Tuesday, September 4, 2012

Tzippori, Nazareth, and Safed

Today was our first field study day in the study tour, meaning we left campus to go and see some of the sites we are reading about for class with our own eyes.  As liberal and unique as the educational experience at Brown can be, living in a place with so much history just a short bus drive away makes for a completely new and hands-on type of learning.  We met up at the buses at 7:30am and planned to be out until 7:30pm, so I was understandably both excited and a little nervous that I might get tired or cranky.  Good news is, I remained pretty enthusiastic and perky despite the long hours and hot weather, probably because the tour was so interesting and covered some places I had not seen before.

First, we went to Tzippori.  For a little historical background, when the Jews rebelled against the Romans, leading the the destruction of the Temple, many cities fought against these Hellenized forces.  The Jews were even winning after the first year, but a rabbi in Tzippori said enough was enough, he wanted no more war or bloodshed, so when the Romans landed on banks near his city, he went to them immediately to surrender.  As such, when the Romans defeated the Jewish forced, they laid waste to every city except Tzippori.  The surrender was looked upon as an act of cowardice by other Jewish cities at the time, but because it survived, so did the remnant of the Jewish people, including a rabbi who would work to codify Jewish teachings while they were in Diaspora.  This led to the development of the Talmud.  Today, religious Jews see this not as an act of cowardice but as a wise move and even an intervention by the hand of G-d.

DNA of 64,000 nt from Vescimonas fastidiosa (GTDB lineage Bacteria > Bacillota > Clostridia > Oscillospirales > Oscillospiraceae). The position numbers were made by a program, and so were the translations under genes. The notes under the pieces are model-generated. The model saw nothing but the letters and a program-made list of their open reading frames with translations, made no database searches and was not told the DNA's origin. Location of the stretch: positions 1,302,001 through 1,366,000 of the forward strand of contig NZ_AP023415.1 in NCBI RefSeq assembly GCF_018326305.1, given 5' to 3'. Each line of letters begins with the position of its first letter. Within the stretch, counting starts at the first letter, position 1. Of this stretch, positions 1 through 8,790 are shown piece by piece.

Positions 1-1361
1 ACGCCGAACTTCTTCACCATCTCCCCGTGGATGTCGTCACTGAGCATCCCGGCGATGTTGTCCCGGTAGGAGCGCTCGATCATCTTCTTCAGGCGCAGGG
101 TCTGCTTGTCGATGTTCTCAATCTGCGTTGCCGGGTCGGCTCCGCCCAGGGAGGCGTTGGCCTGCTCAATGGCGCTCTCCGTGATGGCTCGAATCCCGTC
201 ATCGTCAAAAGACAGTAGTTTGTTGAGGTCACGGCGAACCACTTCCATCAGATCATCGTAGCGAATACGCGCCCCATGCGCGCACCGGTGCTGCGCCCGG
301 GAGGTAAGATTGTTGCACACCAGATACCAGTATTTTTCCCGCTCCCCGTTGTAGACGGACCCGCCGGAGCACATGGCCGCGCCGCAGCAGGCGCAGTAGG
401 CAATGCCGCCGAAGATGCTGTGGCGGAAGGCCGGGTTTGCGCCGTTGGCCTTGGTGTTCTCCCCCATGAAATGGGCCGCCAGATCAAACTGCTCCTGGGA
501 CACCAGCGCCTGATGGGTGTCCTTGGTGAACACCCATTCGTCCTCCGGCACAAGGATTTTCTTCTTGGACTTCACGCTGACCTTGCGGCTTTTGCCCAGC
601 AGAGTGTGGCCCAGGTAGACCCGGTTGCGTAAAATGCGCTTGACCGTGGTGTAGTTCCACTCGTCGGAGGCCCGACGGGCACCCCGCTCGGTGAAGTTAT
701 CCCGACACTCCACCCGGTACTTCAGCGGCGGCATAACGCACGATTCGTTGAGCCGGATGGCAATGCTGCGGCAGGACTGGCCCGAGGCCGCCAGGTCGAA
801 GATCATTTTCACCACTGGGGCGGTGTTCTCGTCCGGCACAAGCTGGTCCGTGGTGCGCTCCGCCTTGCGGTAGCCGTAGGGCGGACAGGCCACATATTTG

Aside from learning all of this history, at the actual site we got to see the work of years of archeological digging in which the city was uncovered and used to verify certain historical theories.  We got to see where the people of the town lived as well as the prominent citizens and a famous mosaic.  We learned about how mosaics are made and the tremendous amount of time, effort, and skill that went into even the simpler ones during that period.  It made me think about how quickly we want things built and created today in our culture and the immense amount of patience it took to work on a piece of flooring for, let's say, fifteen years.

Next, we drove to Nazareth, which is where Mary was informed that she would give birth Jesus.  The Church of the Annunciation was built there (using Christian, Jewish, and Arab labor).  It was very pretty, and all different countries had shipped pictures of Jesus and Mary to the church, each making both of the figures look like people of their nationality.  There was Korean Jesus and Spanish Jesus and Thai Jesus and more...basically Jesi galore!  The whole thing was a great symbol of global connection and inter-religious cooperation.  It is also the center of the feminine side of Christianity, with Mary emphasized (because Jesus's mission was in Bethlehem, not Nazareth).

After, we went to Safed, which I have toured around twice already.  We learned about Kabbalah, but there wasn't a whole lot of new information that I learned.  Still, it is a beautiful city and I love the feeling I get being in such a spiritual place with so much religious history.  Finally, we got on the bus back home and I called my grandparents and then made dinner with a friend.  I made hamburgers with avocado, rosemary potatoes, and garlic green beans (I was told I write a lot about food, but oh well, I like to include the little things I guess).  It was delicious but now I have to write a journal entry for class about the trip today.  Good night!

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